Cambodian Journalists Alliance Association

Major Natural Resource Crackdown in Pursat Continues To Seize Land, Nab People, Dismantle Huts

A group of gendarmes taking Koyun through a farmland during the natural resource crackdown in Pursat, on GRK News Facebook page on 19 March 2024.
A group of gendarmes taking Koyun through a farmland during the natural resource crackdown in Pursat, on GRK News Facebook page on 19 March 2024.

A major crackdown comprising 10 teams, including the National Gendarmerie, National Police Force and Pursat Provincial authorities has seen the arrest of 16 people, who are now under scrutiny for further action. One person has been charged for illegally occupying state land, as the one-month crackdown on natural resource-related crimes presses on.

Under Article 259 of the Land Law, a person who is found to have occupied state land can be jailed between one and five years, and fined five million to 50 million riel.

The coordinated enforcement was mounted to prevent encroachment on state land and strengthen law enforcement in protected areas in a timely manner, according to Khvay Atiya, spokesperson for the Ministry of Environment.

As reported by CamboJA on March 19, which marks one week since the crackdown kicked off, Atiya said 4,747.14 hectares of land within the protected area in Phnom Kravanh and Veal Veng, two districts in Pursat province, had been seized.

“Meanwhile, the operation dismantled 253 huts, which were lived in by the suspects and confiscated 18 chainsaws, six knives, five motors and a koyun [agricultural tractor]. Some 2,177 fence posts that were used to enclose the land were also seized,” he told CamboJA Thursday. 

Pursat provincial court deputy prosecutor Kham Van Moniroth declined to share information on the outcome of the arrests. When asked whether Pursat provincial court had charged the detained and what their offenses were, Van Moniroth instead asked CamboJA News to list down the suspects’ names and the specific cases.

The enforcement team also advised people who worked on the alleged suspects’ farmland as daily laborers to not return, urging them to go back home, Atiya said.

Pursat provincial governor Khoy Rida did not respond to CamboJA’s questions immediately. After numerous calls on Wednesday and Thursday, Rida replied, “I cannot talk. I am in a meeting”. Questions sent to him on messaging app Telegram were not seen.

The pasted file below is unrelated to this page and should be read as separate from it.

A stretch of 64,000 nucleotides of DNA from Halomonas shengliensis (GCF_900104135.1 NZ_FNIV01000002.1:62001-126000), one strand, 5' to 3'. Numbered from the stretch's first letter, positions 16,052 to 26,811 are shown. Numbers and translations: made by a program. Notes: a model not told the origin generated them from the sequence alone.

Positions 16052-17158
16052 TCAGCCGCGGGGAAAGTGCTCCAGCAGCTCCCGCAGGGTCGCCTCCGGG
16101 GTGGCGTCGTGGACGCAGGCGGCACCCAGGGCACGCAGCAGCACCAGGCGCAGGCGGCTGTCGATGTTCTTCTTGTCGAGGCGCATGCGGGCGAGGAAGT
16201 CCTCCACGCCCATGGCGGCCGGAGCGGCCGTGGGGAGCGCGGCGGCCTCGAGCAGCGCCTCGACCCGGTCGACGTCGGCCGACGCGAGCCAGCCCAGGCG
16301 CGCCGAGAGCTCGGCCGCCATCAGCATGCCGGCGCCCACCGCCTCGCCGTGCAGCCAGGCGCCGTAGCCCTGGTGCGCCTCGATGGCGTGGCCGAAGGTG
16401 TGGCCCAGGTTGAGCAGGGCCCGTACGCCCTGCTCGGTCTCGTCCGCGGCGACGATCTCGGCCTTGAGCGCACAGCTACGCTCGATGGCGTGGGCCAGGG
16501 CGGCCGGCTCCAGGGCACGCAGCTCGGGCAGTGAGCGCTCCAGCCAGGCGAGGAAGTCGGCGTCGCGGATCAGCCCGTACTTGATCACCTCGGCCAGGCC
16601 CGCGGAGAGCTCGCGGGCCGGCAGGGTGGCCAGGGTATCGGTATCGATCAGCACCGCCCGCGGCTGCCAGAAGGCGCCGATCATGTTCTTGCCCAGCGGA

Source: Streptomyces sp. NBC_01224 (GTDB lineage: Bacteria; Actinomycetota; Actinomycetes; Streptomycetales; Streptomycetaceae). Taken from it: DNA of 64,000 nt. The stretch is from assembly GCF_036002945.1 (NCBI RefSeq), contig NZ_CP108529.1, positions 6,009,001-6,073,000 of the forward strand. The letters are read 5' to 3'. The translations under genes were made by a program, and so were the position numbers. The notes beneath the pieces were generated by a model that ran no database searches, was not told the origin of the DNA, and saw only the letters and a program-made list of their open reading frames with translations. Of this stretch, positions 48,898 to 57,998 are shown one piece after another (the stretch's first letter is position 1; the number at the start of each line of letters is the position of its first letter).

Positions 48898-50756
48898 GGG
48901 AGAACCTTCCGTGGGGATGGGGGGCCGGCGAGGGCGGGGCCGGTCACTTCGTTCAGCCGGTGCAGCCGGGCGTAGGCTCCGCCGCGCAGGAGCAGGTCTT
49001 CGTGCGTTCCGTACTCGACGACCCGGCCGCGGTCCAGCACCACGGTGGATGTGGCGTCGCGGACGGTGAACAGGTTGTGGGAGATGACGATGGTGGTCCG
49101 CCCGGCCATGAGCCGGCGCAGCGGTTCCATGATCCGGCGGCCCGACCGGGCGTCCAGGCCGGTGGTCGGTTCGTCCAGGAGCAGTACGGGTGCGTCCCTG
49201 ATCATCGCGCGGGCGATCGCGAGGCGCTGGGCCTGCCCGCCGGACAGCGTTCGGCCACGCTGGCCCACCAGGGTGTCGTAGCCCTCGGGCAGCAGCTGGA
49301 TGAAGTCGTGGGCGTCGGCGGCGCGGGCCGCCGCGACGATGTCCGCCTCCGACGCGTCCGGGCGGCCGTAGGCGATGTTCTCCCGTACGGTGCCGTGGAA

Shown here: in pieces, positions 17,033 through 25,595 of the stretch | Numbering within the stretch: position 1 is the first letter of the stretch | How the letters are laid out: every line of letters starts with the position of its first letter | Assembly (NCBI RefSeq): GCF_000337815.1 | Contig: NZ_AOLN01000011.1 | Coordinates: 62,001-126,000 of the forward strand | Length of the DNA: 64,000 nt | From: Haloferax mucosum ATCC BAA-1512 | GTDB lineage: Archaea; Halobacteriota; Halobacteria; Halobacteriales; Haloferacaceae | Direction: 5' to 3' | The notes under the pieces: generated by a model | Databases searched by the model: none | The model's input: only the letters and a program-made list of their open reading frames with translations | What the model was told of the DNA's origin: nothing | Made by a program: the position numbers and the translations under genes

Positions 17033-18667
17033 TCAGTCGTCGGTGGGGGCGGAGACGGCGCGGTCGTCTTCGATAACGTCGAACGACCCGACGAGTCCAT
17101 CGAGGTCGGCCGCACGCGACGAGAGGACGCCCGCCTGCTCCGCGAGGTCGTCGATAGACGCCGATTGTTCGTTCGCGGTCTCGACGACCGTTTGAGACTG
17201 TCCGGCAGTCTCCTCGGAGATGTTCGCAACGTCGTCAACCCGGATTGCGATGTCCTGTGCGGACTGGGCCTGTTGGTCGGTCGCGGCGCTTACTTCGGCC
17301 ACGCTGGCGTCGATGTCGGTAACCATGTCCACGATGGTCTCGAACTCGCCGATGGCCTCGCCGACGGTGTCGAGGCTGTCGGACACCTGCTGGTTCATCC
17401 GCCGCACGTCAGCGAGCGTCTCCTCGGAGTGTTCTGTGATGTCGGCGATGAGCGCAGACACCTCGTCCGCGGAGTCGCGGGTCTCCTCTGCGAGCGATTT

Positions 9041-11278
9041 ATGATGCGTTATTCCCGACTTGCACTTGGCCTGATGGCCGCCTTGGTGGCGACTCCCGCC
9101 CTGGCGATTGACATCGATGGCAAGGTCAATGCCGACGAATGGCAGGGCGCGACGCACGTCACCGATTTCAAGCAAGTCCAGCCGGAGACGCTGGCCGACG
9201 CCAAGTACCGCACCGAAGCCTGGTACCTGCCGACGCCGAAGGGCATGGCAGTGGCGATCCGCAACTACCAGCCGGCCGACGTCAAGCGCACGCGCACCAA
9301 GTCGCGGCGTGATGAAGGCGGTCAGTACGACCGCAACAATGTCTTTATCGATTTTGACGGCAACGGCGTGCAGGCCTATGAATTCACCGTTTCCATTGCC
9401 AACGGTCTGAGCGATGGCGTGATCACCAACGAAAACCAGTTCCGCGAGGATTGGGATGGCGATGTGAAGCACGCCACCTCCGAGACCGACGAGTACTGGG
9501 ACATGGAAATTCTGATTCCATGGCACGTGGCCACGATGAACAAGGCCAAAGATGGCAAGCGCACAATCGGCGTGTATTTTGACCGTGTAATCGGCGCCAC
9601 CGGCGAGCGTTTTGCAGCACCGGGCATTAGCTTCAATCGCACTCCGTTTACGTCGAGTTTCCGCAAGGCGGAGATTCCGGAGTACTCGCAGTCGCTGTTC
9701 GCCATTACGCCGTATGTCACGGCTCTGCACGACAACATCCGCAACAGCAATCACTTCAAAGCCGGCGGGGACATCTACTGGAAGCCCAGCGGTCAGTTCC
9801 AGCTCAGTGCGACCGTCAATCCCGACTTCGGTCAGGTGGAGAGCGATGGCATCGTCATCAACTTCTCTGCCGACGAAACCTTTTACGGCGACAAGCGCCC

Recall that the large-scale operation stemmed from a meeting with the Environment Ministry, Pursat Environment Department and the Royal Gendarmerie to stop natural resource crimes in Pursat province. It was followed by an order from the government to strengthen natural resource management and stamp out illegal logging in protected areas.

Confiscated equipment, like chainsaw, home-made gun, and cleavers are displayed on the ground following a crackdown, on GRK News Facebook page on 19 March 2024.

A letter issued by the ministry of environment displays its commitment with local authorities in strengthening law enforcement. It urged relevant authorities governing protected areas to “enforce the law 100 percent” without exemption and end the culture of releasing perpetrators.

“In this regard, stringent measures [should] be taken to prevent, eliminate and suppress all illegal activities in protected areas in accordance with laws and regulations with a high sense of responsibility,” the letter stated.

Atiya said communities which make a living by foraging for forest products are “indispensable guardians” and need to collaborate with the local authorities to safeguard the remaining forest.

“In every protected area, there is a community which needs to cooperate with authorities as they [the former] rely on natural resources for livelihood. Natural resources not only dispense food but also income to their community,” he asserted.

Yet, environmental activists bemoan the environmental officials’ disregard for cooperation. Instead, they try to block activists from patrolling while allegedly allowing loggers to enter the forest to cut down luxury timbers and transport them out of wildlife sanctuaries with impunity. 

Pursat forestry administration head Bun Ly could not be reached for comment.

The Ministry of Environment posted photos on Facebook showing that the operation nabbed three people, seized an additional 1,700 hectares, four chainsaws, one grasscutter and a hand-made gun on Wednesday.

Out Latin, project coordinator with advocacy group Cambodian Youth Network, told CamboJA that authorities tend to arrest ordinary people who do not own much land, so they clear a small plot of land to farm to support their livelihood. 

However, he alleged, the authorities only carried out limited action against huge timber trade syndicates, which allegedly operate day and night within the designated protected area. 

“I see that this crackdown appears to provoke injustice for the ordinary people who scrape by [with very little]. The people do that because they have no land to cultivate for a living. The new government should consider carving out land as a social land concession for poor people,” he said. 

In order to stamp out deforestation, the authorities should find illegal timber trade operations within the protected area and wildlife sanctuary rather than “pounce on the poor”.

“They must revoke the license of private companies which received economic land concessions because, as I see it, they have caused a tremendous level of deforestation. Powerful people or oknha tend to benefit greatly from deforestation,” Latin said.

The government should strengthen enforcement against illegal timber syndicates which have cut swathes of the forest land in wildlife sanctuaries and protected areas over the last decade, he added.